These clans, or sects, are the Limbus, Rais, Sunwars, and Lepchas, the Khas or Chettri, the Magars and Gurungs, salted with the most typical specimens of the Gurkha, the Thakurs or squirearchy, the hereditary aristocrats of Nepal, blood descendants of her highland lairds, ranking above all others except the Brahmans. The spelling `Gorkha' and `Gorkhali' was usual up to recent times and is, in fact, the correct spelling, now again adopted by the present Indian Army for its `Gorkha' regiments.
However, as the British adaptation 'Gurkha' and `Gurkhale, is more usual, I will employ that spelling throughout this present history, except for the town itself which, to dis-tinguish it from the clansmen, will be spelt `Gorkha'. The chronicler slights a people's legends and traditions at his peril for, as often as not, they are founded on fact. In compiling this account of the Gurkhas, I have, as far as I know, given full weight to their own traditional beliefs and, where there is doubt, have chosen that account which I have found to be the most likely. There is one factor which confuses all who try to fit together the history of Nepal and the Gurkhas, and it is that their method of computing dates was altered several times, in the carefree manner that one would associate with these mountaineers. Thus, Captain Kirkpatrick, who visited Nepal in 1793, the first Englishman to do so, recorded from what he was there told the dates of the kings' reigns. A typical statement was that a King Yellung Kherraut (a Kiranti prince) of Nepal reigned for ninety years and three months, while twenty-five of his successors claimed together 1,581 years and one month, an average of sixty-three years apiece! By checking and cross-checking, European investigators have brought some sort of order into this wilderness so that a reasonably credible tale can be told.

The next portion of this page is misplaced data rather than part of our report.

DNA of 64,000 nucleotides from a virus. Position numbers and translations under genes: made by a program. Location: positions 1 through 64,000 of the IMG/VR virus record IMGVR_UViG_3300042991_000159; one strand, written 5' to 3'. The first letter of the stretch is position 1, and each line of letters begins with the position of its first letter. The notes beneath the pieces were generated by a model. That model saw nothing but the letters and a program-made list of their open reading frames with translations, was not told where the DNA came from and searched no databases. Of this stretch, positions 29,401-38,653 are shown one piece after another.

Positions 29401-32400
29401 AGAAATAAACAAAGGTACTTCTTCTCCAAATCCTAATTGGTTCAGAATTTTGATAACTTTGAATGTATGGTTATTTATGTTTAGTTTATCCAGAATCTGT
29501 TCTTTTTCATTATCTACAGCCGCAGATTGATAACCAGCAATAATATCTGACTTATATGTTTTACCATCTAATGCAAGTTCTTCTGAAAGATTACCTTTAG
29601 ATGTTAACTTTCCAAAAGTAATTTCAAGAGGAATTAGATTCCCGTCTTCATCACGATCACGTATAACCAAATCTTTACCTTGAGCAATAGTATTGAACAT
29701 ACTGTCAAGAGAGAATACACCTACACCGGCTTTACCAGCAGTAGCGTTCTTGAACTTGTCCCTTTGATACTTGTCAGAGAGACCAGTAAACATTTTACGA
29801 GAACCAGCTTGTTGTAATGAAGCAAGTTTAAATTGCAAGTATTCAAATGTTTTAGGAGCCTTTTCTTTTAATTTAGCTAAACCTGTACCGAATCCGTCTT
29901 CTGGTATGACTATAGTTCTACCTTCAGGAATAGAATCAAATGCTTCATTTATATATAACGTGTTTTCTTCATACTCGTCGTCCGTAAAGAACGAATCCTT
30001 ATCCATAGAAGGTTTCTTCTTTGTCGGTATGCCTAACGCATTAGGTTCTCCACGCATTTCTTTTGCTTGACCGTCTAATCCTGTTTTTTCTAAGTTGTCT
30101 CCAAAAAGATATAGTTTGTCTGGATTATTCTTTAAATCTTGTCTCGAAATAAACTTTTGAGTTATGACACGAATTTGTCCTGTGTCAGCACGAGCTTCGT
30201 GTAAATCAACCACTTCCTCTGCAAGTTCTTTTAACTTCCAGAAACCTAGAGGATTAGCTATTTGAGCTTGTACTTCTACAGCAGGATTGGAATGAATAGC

In telling the story of the Gurkha nation of modern Nepal, one cannot avoid starting with some sort of record of the ancient Newar nation who dwelt, and still dwell, in the centre of Nepal - in the Valley of Nepal -who were conquered a short two hundred years ago by the Gurkhas of Western Nepal, and who are now rising once more to political prominence in the country at the expense of those same Westerners, the Gurkhas . .the pen is asserting itself against the sword.
To cover all those thousands of years of Newar history in a few chapters, I have had to select the personalities and the events that were most concerned in the making of the modern Newars and those that have a bearing on the later period of Gurkha supremacy. It has, too, been necessary to weave in the story of Eastern Nepalese - the Kiranti, the Limbu and the Rai tribes - who ere also subjugated by the Gurkhas at about the same time as the New-ars, for they are today, by virtue of that conquest, loosely spoken of as Gurkhas.
Taken all in all, the Gurkha must, for his unusually fine qualities, be nearly unique in the modern world. For this alone the story of his race must be worth telling. Let any enquirer be assured that if he seeks to understand the meaning of courage and selfless devotion, then he should soldier with a Gurkha regiment. He will return an enlightened and a better man from the experience.